The question is, what makes one chapter and verse more authoritative for citing than the other? The question did not arise in the discussion, but had it arisen, Dawkins and Pinker would no doubt have responded by extending the point they had already made: The chapter and verse of scriptural citation is based on nothing but subjective faith; the chapter and verse of scientific citation is based on facts and evidence.

Here’s my problem (well, one of them at least) with this ponderous lump of shit that somehow managed to deserve publication in the New York Times – you cannot ask a rhetorical question if it has an answer. If someone published an article in a reputable source that said “Where was Barack Obama really born?”, they’d be mocked openly by anyone with the slightest shred of journalistic integrity. The circumstances of President Obama’s birth are not exactly unexamined, and we have abundant confirmation of the official story. Pretending as though there’s anything but a succinct, well-established answer to your stupid question is not grounds for constructing an argument for “the other side”. Nor is pretending as though the answer you are given somehow lacks legitimacy:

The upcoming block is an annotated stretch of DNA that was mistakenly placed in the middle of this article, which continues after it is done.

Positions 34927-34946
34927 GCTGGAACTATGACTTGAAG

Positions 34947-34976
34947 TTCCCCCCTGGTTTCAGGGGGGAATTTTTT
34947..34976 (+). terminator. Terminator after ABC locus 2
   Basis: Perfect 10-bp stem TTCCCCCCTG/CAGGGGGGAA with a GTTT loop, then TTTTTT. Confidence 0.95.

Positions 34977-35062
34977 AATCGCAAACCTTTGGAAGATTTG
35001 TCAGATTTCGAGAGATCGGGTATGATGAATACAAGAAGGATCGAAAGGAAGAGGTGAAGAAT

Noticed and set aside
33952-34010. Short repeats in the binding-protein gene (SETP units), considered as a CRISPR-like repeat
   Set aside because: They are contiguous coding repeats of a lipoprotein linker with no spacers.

People like Dawkins and Pinker do not survey the world in a manner free of assumptions about what it is like and then, from that (impossible) disinterested position, pick out the set of reasons that will be adequate to its description. They begin with the assumption (an act of faith) that the world is an object capable of being described by methods unattached to any imputation of deity, and they then develop procedures (tests, experiments, the compilation of databases, etc.) that yield results, and they call those results reasons for concluding this or that. And they are reasons, but only within the assumptions that both generate them and give them point.

Ah yes, Mr. Fish has discovered the glaring hole in the materialist argument – it assumes the world exists. Congratulations, Mr. Fish – you have reached the lofty sophistication of a stoned freshman philosophy student asking how we ‘know’ that, like, the world isn’t just, like, an illusion, man? He then moves to the crux of his argument, that their assumption of the existence of the material world is just as big a leap as his assumption that a magic man done it. He then goes on to call liberals hypocrites because we decry others for taking things on faith, but we totally have faith in science too, man! Gussying the point up in elaborate language (and to be sure, Mr. Fish is an abundantly capable writer) sadly does not lend any credibility to the fact that he is making an argument barely worthy of Ray Comfort.